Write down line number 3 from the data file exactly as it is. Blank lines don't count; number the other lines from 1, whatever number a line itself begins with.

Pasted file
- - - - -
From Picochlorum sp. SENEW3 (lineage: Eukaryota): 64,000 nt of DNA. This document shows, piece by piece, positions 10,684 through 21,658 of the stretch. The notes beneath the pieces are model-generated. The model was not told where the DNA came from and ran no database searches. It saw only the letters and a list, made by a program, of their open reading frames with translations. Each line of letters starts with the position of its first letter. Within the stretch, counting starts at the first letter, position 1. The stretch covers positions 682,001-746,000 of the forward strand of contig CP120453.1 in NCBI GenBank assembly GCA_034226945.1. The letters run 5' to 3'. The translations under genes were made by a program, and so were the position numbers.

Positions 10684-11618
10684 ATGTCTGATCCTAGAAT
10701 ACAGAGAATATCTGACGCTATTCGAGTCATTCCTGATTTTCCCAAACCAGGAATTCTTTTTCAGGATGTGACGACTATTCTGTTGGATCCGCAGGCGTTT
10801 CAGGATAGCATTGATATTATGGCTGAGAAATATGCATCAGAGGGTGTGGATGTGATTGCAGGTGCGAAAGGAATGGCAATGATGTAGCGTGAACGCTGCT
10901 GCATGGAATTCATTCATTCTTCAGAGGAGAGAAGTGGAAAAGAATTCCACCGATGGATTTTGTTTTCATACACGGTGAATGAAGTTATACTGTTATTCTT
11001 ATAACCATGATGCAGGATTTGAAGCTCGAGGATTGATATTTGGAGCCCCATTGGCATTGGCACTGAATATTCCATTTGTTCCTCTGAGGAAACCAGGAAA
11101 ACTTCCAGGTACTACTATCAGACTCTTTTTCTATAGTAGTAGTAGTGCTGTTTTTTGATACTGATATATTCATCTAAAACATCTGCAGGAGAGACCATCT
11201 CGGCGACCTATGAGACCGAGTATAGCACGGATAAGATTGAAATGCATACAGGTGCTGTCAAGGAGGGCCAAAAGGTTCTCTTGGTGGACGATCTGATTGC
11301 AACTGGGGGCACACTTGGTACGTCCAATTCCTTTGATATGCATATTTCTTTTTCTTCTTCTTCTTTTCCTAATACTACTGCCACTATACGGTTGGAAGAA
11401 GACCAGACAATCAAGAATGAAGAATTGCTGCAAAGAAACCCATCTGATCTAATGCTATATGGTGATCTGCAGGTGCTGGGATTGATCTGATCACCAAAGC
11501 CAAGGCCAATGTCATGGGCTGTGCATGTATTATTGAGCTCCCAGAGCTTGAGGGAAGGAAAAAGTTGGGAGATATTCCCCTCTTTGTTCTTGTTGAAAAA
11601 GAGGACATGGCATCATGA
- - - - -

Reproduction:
10684 ATGTCTGATCCTAGAAT